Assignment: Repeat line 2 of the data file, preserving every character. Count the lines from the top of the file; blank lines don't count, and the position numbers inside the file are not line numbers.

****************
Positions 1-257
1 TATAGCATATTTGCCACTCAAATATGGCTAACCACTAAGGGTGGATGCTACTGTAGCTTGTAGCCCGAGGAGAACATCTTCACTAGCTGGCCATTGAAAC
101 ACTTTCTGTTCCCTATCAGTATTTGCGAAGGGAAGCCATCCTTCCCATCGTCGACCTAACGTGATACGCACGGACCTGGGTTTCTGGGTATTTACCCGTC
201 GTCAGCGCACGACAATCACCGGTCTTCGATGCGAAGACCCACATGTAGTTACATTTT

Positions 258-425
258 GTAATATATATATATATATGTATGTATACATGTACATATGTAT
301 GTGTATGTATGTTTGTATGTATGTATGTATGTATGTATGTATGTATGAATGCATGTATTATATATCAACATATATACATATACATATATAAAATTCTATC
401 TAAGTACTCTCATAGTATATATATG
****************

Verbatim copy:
1 TATAGCATATTTGCCACTCAAATATGGCTAACCACTAAGGGTGGATGCTACTGTAGCTTGTAGCCCGAGGAGAACATCTTCACTAGCTGGCCATTGAAAC